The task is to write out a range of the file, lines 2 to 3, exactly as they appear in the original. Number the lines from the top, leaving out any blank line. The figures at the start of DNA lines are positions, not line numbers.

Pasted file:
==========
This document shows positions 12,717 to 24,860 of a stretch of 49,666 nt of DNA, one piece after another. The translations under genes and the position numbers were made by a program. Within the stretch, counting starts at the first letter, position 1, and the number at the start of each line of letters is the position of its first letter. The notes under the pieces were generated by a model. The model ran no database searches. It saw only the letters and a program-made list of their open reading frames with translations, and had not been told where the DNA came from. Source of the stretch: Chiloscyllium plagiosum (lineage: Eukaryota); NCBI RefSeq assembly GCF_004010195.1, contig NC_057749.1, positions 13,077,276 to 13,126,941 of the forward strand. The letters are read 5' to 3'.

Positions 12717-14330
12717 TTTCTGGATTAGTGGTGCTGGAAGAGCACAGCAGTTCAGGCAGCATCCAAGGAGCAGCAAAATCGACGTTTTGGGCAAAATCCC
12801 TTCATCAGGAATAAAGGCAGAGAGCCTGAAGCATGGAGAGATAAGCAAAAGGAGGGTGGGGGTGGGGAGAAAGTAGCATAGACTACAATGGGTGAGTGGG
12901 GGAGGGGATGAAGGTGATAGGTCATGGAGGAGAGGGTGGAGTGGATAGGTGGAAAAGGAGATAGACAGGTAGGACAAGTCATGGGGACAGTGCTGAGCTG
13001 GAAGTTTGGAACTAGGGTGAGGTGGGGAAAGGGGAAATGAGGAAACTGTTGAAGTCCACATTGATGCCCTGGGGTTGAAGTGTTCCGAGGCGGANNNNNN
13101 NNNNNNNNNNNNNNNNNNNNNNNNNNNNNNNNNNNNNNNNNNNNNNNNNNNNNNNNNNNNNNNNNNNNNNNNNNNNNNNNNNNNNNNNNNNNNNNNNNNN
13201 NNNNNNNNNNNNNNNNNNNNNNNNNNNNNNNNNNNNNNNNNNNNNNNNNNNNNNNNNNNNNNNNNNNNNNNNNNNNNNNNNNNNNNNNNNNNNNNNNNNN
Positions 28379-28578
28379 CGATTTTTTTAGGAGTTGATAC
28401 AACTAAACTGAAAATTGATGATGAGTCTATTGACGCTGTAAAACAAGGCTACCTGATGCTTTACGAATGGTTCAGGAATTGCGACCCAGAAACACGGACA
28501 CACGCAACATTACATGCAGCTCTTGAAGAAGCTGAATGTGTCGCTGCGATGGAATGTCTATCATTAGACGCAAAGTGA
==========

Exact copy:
Positions 12717-14330
12717 TTTCTGGATTAGTGGTGCTGGAAGAGCACAGCAGTTCAGGCAGCATCCAAGGAGCAGCAAAATCGACGTTTTGGGCAAAATCCC